Ontario is home to a program known as Reduce Impaired Driving Everywhere, or R.I.D.E. Designed to protect drivers from those who may be behind the wheel while impaired, the program is in operation at all times. As any of the Toronto DUI lawyers will tell their clients, it pays to know about the program, how to cooperate, and what can happen if you fail the sobriety tests administered by the roadside. Here are a few facts to help you get started.
The History of R.I.D.E.
While the program is now found throughout Ontario, it had more humble beginnings. Originally launched in 1977, it was based in Etobicoke and known as Reduce Impaired Driving in Etobicoke. In less than a year, the program proved to significantly reduce incidences of impaired driving and the resulting accidents in the area, That success led to the program being adopted throughout the province and given it's current name.
How it Works
The program involves setting up a series of checkpoints to monitor driving activity. It's not unusual for law enforcement to establish those points along major highways or on the off-ramps used for exiting higher traffic roads. All drivers are stopped and asked a series of questions. If the responses or something about the driver's behavior indicates the potential of being under the influence of alcohol or some other substance, the driver will be asked to step out of the vehicle and submit to roadside testing. In the event that the driver is found to be over the legal BAC limit or is unable to complete the tests indicating drug consumption, an arrest is made and the driver is transported to the nearest police station.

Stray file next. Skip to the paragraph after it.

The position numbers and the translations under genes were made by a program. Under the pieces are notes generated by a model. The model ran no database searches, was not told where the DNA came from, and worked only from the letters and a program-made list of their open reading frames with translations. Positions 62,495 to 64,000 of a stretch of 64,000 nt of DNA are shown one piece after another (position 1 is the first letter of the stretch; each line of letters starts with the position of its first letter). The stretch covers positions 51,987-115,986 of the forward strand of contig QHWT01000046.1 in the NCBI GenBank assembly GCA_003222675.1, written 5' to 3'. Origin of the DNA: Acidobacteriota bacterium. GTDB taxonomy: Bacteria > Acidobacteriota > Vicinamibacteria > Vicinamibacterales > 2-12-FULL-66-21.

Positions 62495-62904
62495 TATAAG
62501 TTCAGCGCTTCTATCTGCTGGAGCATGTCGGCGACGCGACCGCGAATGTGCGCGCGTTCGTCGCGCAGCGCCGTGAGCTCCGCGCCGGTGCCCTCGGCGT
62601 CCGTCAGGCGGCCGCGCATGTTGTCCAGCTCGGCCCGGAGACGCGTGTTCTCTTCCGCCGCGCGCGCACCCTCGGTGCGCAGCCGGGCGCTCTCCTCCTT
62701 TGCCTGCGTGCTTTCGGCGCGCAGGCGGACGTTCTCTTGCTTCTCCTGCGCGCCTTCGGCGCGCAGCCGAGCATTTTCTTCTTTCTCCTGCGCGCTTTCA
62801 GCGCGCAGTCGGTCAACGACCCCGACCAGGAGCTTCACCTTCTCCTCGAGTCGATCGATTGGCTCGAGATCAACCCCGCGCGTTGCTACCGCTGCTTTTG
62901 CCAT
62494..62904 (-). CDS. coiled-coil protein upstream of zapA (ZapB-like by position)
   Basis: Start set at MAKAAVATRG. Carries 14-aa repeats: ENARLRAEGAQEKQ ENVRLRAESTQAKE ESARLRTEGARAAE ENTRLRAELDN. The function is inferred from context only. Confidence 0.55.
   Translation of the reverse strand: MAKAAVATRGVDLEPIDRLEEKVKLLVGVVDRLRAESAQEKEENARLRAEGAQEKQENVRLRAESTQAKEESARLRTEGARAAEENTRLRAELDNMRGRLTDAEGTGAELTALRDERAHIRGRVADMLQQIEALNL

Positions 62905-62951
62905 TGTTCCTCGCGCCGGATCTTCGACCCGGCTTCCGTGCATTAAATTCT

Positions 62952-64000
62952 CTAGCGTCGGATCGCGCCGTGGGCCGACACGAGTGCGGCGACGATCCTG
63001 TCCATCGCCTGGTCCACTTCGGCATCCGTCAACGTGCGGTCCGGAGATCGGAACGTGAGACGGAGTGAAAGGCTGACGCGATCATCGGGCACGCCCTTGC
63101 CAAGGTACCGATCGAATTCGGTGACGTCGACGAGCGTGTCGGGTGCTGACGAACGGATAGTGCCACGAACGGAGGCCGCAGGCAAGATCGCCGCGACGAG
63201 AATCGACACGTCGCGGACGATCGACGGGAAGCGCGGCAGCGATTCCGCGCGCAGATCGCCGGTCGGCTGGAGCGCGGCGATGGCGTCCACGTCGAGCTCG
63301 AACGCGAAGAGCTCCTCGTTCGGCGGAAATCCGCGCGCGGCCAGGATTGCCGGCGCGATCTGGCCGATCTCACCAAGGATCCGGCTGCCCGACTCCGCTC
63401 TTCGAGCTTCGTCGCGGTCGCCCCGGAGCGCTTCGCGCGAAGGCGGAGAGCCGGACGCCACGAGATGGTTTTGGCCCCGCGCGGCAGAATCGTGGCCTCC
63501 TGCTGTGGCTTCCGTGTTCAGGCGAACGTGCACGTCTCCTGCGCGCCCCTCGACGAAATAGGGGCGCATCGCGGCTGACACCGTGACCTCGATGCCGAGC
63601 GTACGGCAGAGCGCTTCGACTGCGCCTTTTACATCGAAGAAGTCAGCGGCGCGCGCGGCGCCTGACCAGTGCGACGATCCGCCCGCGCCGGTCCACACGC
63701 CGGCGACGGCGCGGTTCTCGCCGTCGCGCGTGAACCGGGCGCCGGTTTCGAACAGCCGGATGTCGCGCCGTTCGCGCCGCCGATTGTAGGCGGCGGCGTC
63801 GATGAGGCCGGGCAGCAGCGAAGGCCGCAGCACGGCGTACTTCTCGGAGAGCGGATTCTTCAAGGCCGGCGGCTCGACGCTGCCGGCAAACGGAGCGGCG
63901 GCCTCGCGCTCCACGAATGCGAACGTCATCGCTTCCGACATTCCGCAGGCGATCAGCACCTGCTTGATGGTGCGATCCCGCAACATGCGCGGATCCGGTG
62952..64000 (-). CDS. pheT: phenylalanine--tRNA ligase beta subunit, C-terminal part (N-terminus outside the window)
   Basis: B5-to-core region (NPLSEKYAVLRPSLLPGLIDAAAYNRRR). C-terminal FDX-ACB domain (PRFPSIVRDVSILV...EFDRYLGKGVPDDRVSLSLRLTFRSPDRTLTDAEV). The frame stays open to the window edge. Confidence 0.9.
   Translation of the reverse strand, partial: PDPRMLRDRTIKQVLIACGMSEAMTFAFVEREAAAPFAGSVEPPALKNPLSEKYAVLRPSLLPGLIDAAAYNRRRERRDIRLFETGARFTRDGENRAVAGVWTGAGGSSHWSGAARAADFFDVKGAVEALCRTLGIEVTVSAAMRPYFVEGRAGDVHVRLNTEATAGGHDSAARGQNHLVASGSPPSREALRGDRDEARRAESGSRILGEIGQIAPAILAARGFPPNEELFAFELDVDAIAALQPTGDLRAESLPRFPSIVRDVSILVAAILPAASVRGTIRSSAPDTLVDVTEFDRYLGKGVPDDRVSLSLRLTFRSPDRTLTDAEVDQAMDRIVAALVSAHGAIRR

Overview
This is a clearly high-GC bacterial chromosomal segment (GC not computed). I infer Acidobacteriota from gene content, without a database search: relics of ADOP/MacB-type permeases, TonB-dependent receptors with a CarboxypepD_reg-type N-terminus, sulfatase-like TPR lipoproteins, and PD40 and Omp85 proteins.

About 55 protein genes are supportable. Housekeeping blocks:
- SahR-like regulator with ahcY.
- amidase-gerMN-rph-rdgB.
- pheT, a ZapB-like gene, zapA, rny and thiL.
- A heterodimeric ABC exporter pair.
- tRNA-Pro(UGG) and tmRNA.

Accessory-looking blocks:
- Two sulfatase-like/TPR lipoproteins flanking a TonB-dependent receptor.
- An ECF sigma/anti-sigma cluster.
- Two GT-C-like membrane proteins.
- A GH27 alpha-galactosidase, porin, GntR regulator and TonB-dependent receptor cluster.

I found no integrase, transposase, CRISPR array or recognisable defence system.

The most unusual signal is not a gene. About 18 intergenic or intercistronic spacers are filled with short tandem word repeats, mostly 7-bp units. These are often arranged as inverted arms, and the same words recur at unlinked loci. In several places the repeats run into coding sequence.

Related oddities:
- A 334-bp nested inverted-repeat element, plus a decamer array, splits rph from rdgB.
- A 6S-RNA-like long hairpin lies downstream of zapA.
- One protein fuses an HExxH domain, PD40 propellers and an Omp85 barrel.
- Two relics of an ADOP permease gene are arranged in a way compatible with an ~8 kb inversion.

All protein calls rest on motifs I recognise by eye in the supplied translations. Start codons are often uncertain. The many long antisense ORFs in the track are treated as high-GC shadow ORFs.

What You Should Do - And What You Should Not Do
While many people associate R.I.D.E with major holidays or sporting events that attract large crowds, the truth is that the police can set up checkpoints at any time of the year and along just about any kind of roadway. If you happen to be driving along and see a checkpoint ahead, there are a few things you should do.
The first is to continue approaching the checkpoint rather than attempting to exit the roadway. A U-turn or what appears to be a last minute decision to take a side street could attract attention. Even if you are taking the action because you don't want to be slowed down by the checkpoint, being pulled over will take more time than simply going through the checkpoint and answering the questions.
Your best bet is to roll down the driver window when you arrive at the checkpoint and answer all the questions the officer asks. Keep your tone even and try not to show any irritation at this delay in your travels. If you've not consumed any alcohol and do not exhibit signs of being under the influence of any substance, the process will only take a couple of minutes and you will be on your way.
What Can Happen If You Are Over the Limit
If you are found to be over the legal limit or the roadside testing indicates you are under the influence of any substance, you will be taken to a police station. The authorities will also impound your vehicle. At the station, you will have the opportunity to contact a local Toronto DUI lawyer and have legal counsel present before any more questioning.
Remember that between the legal fees, court costs, and the impact on your auto insurance premiums, the cost to you can be in the thousands. If you have consumed a little too much, err on the side of caution and arrange for someone else to do the driving. In the long run, the decision will prove to be a sound one.